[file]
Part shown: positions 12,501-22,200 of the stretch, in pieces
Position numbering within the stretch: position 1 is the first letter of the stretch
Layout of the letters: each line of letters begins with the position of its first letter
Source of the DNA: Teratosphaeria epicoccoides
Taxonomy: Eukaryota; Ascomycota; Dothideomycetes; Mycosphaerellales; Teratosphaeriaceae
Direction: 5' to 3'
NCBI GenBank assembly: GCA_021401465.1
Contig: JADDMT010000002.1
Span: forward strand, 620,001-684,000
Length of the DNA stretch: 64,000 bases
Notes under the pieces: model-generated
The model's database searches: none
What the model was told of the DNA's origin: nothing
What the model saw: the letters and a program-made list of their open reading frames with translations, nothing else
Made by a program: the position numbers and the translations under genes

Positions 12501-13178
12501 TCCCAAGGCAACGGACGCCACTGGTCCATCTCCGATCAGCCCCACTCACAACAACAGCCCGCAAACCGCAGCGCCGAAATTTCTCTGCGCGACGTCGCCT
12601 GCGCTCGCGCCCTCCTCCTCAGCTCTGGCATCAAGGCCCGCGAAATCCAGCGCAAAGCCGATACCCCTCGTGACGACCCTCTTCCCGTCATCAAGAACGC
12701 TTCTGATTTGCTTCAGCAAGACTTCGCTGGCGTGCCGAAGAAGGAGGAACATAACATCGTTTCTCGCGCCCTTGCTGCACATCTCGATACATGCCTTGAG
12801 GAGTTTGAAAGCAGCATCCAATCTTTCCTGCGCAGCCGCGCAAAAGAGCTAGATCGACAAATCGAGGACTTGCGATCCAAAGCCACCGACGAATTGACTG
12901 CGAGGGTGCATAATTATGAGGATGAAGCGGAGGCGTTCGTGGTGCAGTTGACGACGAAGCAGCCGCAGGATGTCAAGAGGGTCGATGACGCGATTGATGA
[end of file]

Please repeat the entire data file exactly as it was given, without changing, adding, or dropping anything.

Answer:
Part shown: positions 12,501-22,200 of the stretch, in pieces
Position numbering within the stretch: position 1 is the first letter of the stretch
Layout of the letters: each line of letters begins with the position of its first letter
Source of the DNA: Teratosphaeria epicoccoides
Taxonomy: Eukaryota; Ascomycota; Dothideomycetes; Mycosphaerellales; Teratosphaeriaceae
Direction: 5' to 3'
NCBI GenBank assembly: GCA_021401465.1
Contig: JADDMT010000002.1
Span: forward strand, 620,001-684,000
Length of the DNA stretch: 64,000 bases
Notes under the pieces: model-generated
The model's database searches: none
What the model was told of the DNA's origin: nothing
What the model saw: the letters and a program-made list of their open reading frames with translations, nothing else
Made by a program: the position numbers and the translations under genes

Positions 12501-13178
12501 TCCCAAGGCAACGGACGCCACTGGTCCATCTCCGATCAGCCCCACTCACAACAACAGCCCGCAAACCGCAGCGCCGAAATTTCTCTGCGCGACGTCGCCT
12601 GCGCTCGCGCCCTCCTCCTCAGCTCTGGCATCAAGGCCCGCGAAATCCAGCGCAAAGCCGATACCCCTCGTGACGACCCTCTTCCCGTCATCAAGAACGC
12701 TTCTGATTTGCTTCAGCAAGACTTCGCTGGCGTGCCGAAGAAGGAGGAACATAACATCGTTTCTCGCGCCCTTGCTGCACATCTCGATACATGCCTTGAG
12801 GAGTTTGAAAGCAGCATCCAATCTTTCCTGCGCAGCCGCGCAAAAGAGCTAGATCGACAAATCGAGGACTTGCGATCCAAAGCCACCGACGAATTGACTG
12901 CGAGGGTGCATAATTATGAGGATGAAGCGGAGGCGTTCGTGGTGCAGTTGACGACGAAGCAGCCGCAGGATGTCAAGAGGGTCGATGACGCGATTGATGA